Not only are we in the ground, but also in the enclosure, people were pouring in. We felt desperate for our mates, knowing they had no chance of getting in as they had intended leaving work a bit later.
Then amazingly there they were, pushing through the crowd to join us, I had reckoned they’d be without my brother, a spud, although he knew this ground like the back of his hand. In those days there was a press gate in one of the side roads, he was a regular there, a few quid in the attendants hand and he and they were through. 52,000 thousand locked out and we had all made it. They had just abandoned the car in a traffic jam, if it got towed, tough. It wasn’t they found it after the match and drove home.
The game was a blur with chances at either end, gradually we got on top, a 0 – 0 draw would be enough to win the league. Then with 3 minutes to go, Geordie Armstrong centered, Ray Kennedy leaped and headed home. Pandemonium, the stadium muted with tension till then, erupted. White Hart became Red and White Hart, every Spud seemed to disappear under a sea of scarves, hats and frantic, cheering, hugging, jumping Gooners. The Spurs team went berserk kicking all and sundry the intention seeming to be that we would not field a full team in Saturdays cup final to take their ‘double’ record away. The referee saw what was happening and sensibly blew the whistle early. Where and how all the spuds disappeared to has puzzled me over the years, but the stadium from the moment the goal went in belonged to The Arsenal.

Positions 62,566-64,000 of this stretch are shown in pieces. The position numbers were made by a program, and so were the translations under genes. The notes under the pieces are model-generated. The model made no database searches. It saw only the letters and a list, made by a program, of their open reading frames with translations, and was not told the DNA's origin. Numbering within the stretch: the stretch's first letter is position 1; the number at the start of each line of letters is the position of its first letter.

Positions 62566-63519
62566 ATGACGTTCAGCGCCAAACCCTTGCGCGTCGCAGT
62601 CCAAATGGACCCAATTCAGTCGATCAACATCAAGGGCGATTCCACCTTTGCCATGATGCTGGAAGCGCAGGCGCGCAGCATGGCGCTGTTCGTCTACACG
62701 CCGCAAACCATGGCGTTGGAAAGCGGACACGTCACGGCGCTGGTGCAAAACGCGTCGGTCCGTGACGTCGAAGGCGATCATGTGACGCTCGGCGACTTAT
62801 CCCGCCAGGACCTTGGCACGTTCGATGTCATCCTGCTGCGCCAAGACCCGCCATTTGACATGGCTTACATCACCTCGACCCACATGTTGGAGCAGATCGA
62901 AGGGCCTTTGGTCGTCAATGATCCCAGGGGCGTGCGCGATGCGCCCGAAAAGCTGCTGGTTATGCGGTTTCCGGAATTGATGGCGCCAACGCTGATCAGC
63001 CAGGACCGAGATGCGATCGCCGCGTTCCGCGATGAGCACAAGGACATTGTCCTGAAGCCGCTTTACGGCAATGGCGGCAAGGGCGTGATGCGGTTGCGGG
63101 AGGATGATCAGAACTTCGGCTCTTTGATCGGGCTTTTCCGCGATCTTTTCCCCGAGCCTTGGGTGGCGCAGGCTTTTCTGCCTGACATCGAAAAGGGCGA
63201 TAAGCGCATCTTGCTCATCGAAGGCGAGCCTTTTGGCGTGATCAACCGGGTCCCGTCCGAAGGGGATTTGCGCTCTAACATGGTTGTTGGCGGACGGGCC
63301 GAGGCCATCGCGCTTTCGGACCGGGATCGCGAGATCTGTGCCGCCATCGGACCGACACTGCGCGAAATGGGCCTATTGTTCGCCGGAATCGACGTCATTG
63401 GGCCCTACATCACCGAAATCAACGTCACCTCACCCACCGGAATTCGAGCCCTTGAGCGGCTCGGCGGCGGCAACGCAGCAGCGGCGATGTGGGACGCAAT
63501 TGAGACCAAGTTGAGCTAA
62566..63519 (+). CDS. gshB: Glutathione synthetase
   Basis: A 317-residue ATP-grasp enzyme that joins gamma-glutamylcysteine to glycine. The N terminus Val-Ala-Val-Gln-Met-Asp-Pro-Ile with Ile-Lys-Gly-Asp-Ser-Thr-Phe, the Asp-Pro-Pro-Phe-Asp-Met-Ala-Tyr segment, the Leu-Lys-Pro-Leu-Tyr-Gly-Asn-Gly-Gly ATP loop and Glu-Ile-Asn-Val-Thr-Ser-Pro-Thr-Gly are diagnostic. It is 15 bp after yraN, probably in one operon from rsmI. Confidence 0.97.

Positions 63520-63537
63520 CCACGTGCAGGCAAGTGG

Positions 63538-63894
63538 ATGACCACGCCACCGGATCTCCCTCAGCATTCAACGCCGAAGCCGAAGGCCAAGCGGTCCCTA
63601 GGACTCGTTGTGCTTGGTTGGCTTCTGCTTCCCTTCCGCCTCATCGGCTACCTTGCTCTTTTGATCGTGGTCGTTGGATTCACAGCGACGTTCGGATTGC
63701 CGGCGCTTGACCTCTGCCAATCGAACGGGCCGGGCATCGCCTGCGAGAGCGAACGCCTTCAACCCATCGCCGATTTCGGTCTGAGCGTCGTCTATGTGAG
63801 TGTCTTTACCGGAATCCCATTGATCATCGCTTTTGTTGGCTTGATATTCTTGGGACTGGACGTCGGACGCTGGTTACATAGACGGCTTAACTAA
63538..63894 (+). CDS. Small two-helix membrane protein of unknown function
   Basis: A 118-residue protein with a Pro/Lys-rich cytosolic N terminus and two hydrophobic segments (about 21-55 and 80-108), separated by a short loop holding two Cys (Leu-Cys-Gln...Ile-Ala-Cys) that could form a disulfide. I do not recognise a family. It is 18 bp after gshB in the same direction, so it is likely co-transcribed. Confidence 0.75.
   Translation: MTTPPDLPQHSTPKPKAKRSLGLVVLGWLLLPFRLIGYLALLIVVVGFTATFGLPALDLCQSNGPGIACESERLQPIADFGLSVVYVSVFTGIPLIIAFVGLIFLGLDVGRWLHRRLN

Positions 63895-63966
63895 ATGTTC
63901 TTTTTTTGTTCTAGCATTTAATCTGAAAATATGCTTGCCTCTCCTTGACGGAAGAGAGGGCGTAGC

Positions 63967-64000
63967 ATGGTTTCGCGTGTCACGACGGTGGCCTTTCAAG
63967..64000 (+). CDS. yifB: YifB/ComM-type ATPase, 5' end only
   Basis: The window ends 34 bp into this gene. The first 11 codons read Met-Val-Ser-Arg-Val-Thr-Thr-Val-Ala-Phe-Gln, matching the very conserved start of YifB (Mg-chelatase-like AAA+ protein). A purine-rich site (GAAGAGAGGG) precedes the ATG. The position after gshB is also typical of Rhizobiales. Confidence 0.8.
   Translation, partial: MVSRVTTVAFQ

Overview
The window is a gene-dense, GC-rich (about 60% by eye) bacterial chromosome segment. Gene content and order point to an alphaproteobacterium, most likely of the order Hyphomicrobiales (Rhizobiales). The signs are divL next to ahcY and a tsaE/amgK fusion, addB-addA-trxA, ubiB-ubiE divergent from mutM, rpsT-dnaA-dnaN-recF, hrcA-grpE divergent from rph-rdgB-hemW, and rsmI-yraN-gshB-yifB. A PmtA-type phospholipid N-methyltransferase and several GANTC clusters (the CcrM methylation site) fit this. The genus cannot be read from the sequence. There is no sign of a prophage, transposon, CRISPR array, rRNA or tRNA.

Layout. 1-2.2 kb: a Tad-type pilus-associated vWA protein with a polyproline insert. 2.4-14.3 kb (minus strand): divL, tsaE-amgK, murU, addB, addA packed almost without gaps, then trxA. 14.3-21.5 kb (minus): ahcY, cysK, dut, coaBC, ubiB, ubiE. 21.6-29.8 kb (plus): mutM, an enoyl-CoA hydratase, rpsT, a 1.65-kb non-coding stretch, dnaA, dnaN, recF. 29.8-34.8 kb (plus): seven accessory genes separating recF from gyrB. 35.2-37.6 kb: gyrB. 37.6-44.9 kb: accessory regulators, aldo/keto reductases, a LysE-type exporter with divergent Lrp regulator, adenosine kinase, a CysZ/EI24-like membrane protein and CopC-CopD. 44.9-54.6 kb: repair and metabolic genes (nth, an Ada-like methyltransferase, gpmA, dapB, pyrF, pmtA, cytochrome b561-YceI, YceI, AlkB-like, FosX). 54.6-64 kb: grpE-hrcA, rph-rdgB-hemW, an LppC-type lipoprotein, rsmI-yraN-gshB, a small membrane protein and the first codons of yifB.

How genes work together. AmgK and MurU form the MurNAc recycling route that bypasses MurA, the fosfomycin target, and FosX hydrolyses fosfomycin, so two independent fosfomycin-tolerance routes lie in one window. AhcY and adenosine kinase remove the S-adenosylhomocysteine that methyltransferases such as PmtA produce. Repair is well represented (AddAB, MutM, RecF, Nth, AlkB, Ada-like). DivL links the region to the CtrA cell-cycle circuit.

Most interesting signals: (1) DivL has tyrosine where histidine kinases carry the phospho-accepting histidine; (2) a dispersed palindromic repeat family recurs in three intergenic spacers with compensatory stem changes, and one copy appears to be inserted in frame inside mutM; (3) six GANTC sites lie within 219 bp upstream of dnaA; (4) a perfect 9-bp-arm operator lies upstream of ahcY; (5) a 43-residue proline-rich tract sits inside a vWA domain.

We left deliriously happy, found the car. No ticket, moved the cone and moved off listening to the radio singing and laughing. The normal 1hr journey home took 2 hrs but we never really noticed, what a day, what a night and the cup final still to come just 5 days away.
I had intended to end this post right there, with the championship won and the first leg of the 1971 double secured. But the act of writing it down after all these years, set me to thinking just how immense the events surrounding The Arsenal of the double year and that week in particular were in my life. Enlightening me above all to the importance of friendship and loyalty in a changing world.
First some background, as I said earlier I came from a family of Spuds, my earliest football memories are of being taken to WHL by my father (I saw Stanley Mathews play there, for Stoke I think) and the cup finals on TV. In those far off days the Cup Final was the only game live on TV, although before that you could see short highlights of it on Pathe News at Saturday morning cinema.
We then moved from London to Hertfordshire about a mile from what is now Beckingham Palace the home of David and Posh. So a trip into London for a carless family was an expensive undertaking and not taken often. For this reason as we got older the annual BBC Cup Final broadcast became a big event in our house. My 2 mates from school both Gooners would come along together with a gaggle of friends and family of the Spud variety.